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Rasmus Bech Hansen

From EverybodyWiki Bios & Wiki

Rasmus Bech Hansen (born December 7, 1975) is a Danish born founder and CEO of the science analytics company Airfinity.

Early life and education[edit]

The son of two academics, Hansen grew up in Jutland, Denmark. He founded a newspaper at 13 and, whilst at high school, received national attention as the writer of a prize-winning essay on Denmark’s response to the Second World War.   

He went on to study Political Science at University of Copenhagen. In the early years of these studies, he wrote an acclaimed book entry on democracy and consequently was invited to become special advisor to the Danish Minister of Education. He was the youngest person to date to have taken up this role. Rasmus’s Bachelor thesis on “The Real Public Sphere vs. the Habermas Ideal” was later published as a booklet and led to him being awarded the Crown Prince Frederic Scholarship to Harvard University. He graduated with an MPA from the Harvard School of Government in 2001.


Hansen briefly worked for Forrester Research as a consultant before moving back to Denmark, where he worked as a writer and co-founded a strategy consultancy – a professional decision he has described as an expedient way to get paid to discuss big ideas with decision makers.[1] During this time, he had a regular column at Berlingske Tidende.

In 2012 he was recruited by the London based consultancy Venturethree as a strategy director.[2] He wrote a book arguing for the integration of marketing and product development[3] and several influential pieces for Harvard Business Review.[4] [5]

He later worked as an independent advisor to a number of multinationals while founding Airfinity in 2015 with Sacha Carton. Initially focused on scientific conference data, Airfinity has evolved into a broader new science intelligence and analytics platform - a shift Hansen has partly attributed to the loss of his mother to cancer in 2018 and his own struggle to identify emerging treatments for her condition.[6]


During the COVID-19 pandemic Airfinity has become an authoritative source of scientific information and Hansen has emerged as one of the leading voices on the subject. He has appeared regularly on Bloomberg, BBC, Sky News and CNN and been quoted across multiple other media channels around the world. Hansen has been quoted in the Lancet and Nature multiple times[7] [8] and Airfinity’s data has often been cited by press.[9]

Hansen and Airfinity notably correctly predicted the C-19 vaccine trial readout dates for Pfizer&BioNTech and Moderna’s candidates and was the first company to highlight global production shortages. Airfinity was the first organisation to showcase the global inequality of vaccine purchases which helped secure more support for COVAX.[10] Hansen later got embroiled in controversy arguing that the EU was underinvesting in vaccines and hence would inoculate its population later than the UK and USA[11], criticism the president of the EU commission Ursula von der Leyen later conceded was correct. Hansen has, on multiple occasions, argued for expanding ongoing global vaccine development capacity to accelerate response times to future pandemic risks.[12]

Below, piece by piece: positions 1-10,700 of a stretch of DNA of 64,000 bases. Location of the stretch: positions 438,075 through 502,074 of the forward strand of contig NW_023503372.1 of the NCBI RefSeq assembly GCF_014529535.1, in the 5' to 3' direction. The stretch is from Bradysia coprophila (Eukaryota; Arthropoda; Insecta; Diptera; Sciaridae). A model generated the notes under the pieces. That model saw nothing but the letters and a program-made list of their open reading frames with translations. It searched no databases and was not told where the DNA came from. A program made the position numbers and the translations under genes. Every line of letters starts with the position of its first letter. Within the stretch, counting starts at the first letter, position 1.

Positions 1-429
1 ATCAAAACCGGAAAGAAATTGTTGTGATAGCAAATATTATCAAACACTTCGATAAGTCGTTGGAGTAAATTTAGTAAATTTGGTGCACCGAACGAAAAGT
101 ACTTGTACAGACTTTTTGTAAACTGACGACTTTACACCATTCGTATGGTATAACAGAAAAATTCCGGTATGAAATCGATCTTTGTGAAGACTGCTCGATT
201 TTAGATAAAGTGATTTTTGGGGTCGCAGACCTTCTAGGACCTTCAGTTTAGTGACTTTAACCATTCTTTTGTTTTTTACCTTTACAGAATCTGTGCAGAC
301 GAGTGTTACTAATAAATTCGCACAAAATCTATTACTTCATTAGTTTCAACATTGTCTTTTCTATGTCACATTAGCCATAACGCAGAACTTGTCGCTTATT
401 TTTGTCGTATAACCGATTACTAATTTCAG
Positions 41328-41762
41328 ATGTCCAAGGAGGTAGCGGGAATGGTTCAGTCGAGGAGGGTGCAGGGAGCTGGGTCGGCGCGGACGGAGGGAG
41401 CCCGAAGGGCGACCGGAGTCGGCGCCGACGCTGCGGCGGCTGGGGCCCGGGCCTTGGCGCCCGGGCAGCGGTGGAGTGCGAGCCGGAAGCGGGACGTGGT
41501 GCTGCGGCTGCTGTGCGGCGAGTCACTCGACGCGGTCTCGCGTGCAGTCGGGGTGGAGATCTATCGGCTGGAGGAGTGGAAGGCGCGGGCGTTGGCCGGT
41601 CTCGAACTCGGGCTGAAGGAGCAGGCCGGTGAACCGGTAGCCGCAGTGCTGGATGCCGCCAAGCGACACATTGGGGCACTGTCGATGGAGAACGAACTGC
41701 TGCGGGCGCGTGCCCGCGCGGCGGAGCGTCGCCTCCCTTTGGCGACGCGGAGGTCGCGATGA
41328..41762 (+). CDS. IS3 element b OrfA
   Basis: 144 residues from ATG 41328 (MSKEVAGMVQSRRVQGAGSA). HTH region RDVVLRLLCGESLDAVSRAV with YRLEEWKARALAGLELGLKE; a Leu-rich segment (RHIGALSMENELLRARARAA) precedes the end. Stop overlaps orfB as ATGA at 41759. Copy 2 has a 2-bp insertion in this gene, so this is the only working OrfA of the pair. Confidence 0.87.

Other activities[edit]

  •, member of the board (2011 - present)  

Personal life[edit]

According to his social profile Hansen lives with his son and partner Zoe Elizabeth Russell In London.


  1. "RASMUS BECH HANSEN". Dansk Markedsføring (in dansk). Retrieved 2021-04-08.
  2. Graversen, Finn (2011-03-28). "Dansk brandingekspert flytter til topjob i London". Retrieved 2021-04-08.
  3. "Tilbage til virkeligheden af Jens Martin Skibsted, Rasmus Bech Hansen - 9788702130072". Retrieved 2021-04-08.
  4. "How Tesla, Under Armour, and Sonos Do Branding". Harvard Business Review. 2015-10-08. ISSN 0017-8012. Retrieved 2021-04-08.
  5. "Brands Aren't Dead, But Traditional Branding Tools Are Dying". Harvard Business Review. 2014-02-13. ISSN 0017-8012. Retrieved 2021-04-08.
  6. Nielsen, Camilla Bergsagel (2020-08-10). "Kapløbet om vaccinerne kører for fuld udblæsning: Dansker ser gylden forretningsmulighed". FINANS (in dansk). Retrieved 2021-04-08.
  7. Irwin, Aisling (2021-03-25). "What it will take to vaccinate the world against COVID-19". Nature. 592 (7853): 176–178. Bibcode:2021Natur.592..176I. doi:10.1038/d41586-021-00727-3. PMID 33767468 Check |pmid= value (help). Unknown parameter |s2cid= ignored (help)
  8. Diseases, The Lancet Infectious (2021-04-01). "A glimmer of hope beyond the spring for Europe". The Lancet Infectious Diseases. 21 (4): 439. doi:10.1016/S1473-3099(21)00154-7. ISSN 1473-3099. PMID 33721563 Check |pmid= value (help).
  9. "Economist- Graphic Detail". Economist. 5 May 2021. Retrieved 2021-05-05.
  10. "Small group of rich nations have bought up more than half the future supply of leading COVID-19 vaccine contenders". Oxfam International. 2020-09-17. Retrieved 2021-04-08.
  11. "Subscribe to a slice of the FT | Financial Times". Retrieved 2021-04-08.
  12. "How to Vaccinate the World". BBC Radio 4. 2021-03-29. Unknown parameter |url-status= ignored (help)

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